Report Number: CS-TR-99-1624
Institution: Stanford University, Department of Computer Science
Title: Non-blocking Synchronization and System Design
Author: Greenwald, Michael
Date: August 1999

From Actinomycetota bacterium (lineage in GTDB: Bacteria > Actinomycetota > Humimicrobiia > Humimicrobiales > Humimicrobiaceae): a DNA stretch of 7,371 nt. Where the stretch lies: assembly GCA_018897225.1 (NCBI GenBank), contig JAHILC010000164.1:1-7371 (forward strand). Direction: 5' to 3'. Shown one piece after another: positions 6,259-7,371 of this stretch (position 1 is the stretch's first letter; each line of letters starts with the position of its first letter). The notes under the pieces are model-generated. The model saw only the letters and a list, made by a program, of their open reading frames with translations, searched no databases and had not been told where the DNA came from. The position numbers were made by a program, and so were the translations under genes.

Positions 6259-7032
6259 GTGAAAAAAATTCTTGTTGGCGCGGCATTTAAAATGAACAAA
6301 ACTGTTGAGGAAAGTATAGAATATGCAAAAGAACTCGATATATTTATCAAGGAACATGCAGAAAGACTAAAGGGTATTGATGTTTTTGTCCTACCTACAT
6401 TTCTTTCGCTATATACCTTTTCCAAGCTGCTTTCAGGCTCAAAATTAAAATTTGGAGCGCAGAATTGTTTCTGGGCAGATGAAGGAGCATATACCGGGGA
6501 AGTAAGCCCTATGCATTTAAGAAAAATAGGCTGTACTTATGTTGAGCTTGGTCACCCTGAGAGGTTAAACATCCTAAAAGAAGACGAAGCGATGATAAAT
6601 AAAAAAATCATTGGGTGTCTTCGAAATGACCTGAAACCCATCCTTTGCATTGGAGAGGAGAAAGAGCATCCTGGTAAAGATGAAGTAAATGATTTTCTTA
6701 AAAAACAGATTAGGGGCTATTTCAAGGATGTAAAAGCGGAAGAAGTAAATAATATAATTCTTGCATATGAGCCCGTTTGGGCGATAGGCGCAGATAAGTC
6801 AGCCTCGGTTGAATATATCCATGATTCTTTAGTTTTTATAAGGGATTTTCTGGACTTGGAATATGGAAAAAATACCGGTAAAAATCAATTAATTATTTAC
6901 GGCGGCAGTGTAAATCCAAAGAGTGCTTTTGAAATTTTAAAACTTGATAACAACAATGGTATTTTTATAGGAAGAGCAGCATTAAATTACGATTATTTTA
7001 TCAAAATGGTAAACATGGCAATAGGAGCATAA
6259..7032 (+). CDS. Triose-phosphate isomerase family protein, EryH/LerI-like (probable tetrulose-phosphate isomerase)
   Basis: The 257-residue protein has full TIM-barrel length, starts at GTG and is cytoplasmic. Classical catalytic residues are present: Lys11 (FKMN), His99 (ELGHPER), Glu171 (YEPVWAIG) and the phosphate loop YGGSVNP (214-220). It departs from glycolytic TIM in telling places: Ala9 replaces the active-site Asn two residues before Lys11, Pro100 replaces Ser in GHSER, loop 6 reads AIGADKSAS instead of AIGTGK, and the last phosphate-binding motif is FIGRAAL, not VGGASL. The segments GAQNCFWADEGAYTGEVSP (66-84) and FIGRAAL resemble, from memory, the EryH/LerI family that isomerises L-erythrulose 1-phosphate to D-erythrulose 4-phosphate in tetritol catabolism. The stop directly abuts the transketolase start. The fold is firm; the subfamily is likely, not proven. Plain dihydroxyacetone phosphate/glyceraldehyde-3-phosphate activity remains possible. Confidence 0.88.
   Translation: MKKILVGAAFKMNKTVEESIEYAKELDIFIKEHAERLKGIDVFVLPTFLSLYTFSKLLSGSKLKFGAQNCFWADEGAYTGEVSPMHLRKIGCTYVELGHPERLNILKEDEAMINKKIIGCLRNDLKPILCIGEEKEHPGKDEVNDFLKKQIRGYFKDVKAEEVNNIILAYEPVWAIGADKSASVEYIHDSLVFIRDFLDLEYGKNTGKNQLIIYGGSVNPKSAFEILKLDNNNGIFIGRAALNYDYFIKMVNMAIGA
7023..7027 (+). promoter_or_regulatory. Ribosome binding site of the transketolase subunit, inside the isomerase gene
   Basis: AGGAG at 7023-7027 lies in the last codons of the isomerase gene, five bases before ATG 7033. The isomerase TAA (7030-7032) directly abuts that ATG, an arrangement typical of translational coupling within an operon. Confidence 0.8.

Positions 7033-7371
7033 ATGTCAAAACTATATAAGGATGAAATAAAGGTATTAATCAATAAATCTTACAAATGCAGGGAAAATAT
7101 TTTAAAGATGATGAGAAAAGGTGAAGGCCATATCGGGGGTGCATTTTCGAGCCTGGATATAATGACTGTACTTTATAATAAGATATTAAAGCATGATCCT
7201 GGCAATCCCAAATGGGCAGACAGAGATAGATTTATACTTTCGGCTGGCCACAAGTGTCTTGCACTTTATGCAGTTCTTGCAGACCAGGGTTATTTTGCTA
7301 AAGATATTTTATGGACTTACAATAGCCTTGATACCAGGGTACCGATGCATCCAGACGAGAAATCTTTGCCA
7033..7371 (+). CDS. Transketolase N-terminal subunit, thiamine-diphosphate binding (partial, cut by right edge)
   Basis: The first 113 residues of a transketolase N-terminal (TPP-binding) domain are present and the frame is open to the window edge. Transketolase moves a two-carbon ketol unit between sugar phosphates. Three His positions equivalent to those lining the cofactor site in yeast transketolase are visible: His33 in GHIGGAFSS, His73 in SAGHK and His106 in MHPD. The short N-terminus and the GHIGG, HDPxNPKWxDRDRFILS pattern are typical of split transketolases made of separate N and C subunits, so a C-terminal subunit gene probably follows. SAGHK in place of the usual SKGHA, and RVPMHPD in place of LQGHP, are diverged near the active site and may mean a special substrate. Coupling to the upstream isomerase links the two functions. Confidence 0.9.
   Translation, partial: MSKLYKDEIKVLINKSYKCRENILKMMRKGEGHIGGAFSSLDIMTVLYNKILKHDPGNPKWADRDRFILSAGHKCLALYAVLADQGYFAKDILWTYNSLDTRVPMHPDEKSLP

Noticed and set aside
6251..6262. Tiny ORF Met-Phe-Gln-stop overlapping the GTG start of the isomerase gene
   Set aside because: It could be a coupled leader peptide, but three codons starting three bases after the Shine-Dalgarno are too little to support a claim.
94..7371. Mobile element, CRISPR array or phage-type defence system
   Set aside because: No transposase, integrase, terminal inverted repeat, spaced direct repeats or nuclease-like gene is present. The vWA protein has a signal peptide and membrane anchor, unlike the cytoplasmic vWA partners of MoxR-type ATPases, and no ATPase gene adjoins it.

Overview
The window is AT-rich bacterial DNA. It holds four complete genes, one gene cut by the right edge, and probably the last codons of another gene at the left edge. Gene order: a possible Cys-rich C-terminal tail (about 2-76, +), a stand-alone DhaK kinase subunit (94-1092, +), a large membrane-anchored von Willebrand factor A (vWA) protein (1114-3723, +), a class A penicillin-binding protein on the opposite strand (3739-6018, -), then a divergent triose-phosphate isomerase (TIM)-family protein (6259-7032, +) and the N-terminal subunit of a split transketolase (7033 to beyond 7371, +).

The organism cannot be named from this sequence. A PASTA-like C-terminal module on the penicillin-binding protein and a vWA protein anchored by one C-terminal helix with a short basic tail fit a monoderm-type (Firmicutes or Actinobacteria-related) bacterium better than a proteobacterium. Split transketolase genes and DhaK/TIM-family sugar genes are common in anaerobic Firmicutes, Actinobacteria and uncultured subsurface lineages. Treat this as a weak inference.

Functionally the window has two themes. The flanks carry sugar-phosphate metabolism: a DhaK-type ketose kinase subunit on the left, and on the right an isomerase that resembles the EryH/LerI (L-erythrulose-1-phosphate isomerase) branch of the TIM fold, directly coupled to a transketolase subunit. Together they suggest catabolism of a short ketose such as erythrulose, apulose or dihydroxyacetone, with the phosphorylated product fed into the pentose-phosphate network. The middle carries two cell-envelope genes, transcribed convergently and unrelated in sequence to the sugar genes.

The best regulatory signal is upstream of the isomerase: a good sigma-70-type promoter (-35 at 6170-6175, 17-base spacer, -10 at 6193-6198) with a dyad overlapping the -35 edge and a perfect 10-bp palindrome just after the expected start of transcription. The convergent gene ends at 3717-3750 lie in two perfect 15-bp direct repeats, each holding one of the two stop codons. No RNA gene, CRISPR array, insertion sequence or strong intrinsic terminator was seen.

Abstract: Non-blocking synchronization (NBS) has significant advantages over blocking synchronization in areas of fault-tolerance, system structure, portability, and performance. These advantages gain importance with the increased use of parallelism and multiprocessors, and as delays increase relative to processor speed. This thesis demonstrates that non-blocking synchronization is practical as the sole co-ordination mechanism in systems by showing that careful OS design eases implementation of efficient NBS, by demonstrating that DCAS (Double-Compare-and-Swap) is the necessary and sufficient primitive for implementing NBS, and by demonstrating that efficient hardware DCAS is practical for RISC processors. This thesis presents high-performance non-blocking implementations of common data-structures sufficient to implement an operating system kernel. I also present more general algorithms: non-blocking implementations of \casn\ and software transactional memory. Both have overhead proportional to the number of writes, support multi\--objects, and use a DCAS-based contention-reduction technique that is fault-tolerant and OS-independent yet performs as well as the best previously published techniques. I demonstrate that proposed OS implementations of DCAS are inefficient, and propose a design for efficient hardware DCAS specific to the R4000 but generalizable to other RISC processors.